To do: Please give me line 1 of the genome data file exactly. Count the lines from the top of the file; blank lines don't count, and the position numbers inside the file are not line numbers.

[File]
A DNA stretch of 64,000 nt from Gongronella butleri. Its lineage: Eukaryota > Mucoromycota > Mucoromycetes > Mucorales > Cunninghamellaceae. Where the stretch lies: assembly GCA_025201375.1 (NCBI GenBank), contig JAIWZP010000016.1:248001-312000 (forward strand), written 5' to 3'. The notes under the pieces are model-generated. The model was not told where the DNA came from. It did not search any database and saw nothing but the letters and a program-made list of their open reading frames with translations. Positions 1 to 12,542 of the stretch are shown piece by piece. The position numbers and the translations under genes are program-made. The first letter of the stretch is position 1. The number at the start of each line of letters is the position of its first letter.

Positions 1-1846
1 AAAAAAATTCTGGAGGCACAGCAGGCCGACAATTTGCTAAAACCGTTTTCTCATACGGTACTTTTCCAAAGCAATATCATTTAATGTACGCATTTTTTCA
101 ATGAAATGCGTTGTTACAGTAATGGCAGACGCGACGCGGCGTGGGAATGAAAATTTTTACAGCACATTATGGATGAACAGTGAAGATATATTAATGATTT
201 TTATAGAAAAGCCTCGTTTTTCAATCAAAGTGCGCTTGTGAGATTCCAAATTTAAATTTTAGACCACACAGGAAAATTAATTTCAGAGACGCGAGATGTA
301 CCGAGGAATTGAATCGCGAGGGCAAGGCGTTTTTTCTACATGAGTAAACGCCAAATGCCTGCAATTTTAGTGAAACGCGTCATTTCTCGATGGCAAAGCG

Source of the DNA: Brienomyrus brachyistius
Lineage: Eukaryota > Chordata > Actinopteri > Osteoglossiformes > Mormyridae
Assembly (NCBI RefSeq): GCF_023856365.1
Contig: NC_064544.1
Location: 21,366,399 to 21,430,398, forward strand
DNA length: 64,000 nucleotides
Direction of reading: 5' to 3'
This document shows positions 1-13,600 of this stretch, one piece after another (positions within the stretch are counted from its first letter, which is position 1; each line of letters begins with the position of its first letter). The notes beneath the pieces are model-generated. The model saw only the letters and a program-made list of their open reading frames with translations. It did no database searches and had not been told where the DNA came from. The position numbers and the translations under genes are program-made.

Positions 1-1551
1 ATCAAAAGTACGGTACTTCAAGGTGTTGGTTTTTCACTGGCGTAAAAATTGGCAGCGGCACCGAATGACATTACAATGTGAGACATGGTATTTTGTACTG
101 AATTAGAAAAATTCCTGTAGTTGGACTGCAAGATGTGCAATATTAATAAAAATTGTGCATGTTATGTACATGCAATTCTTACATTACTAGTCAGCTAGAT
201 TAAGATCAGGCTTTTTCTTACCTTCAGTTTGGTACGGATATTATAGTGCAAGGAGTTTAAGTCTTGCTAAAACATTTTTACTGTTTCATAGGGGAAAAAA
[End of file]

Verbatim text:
A DNA stretch of 64,000 nt from Gongronella butleri. Its lineage: Eukaryota > Mucoromycota > Mucoromycetes > Mucorales > Cunninghamellaceae. Where the stretch lies: assembly GCA_025201375.1 (NCBI GenBank), contig JAIWZP010000016.1:248001-312000 (forward strand), written 5' to 3'. The notes under the pieces are model-generated. The model was not told where the DNA came from. It did not search any database and saw nothing but the letters and a program-made list of their open reading frames with translations. Positions 1 to 12,542 of the stretch are shown piece by piece. The position numbers and the translations under genes are program-made. The first letter of the stretch is position 1. The number at the start of each line of letters is the position of its first letter.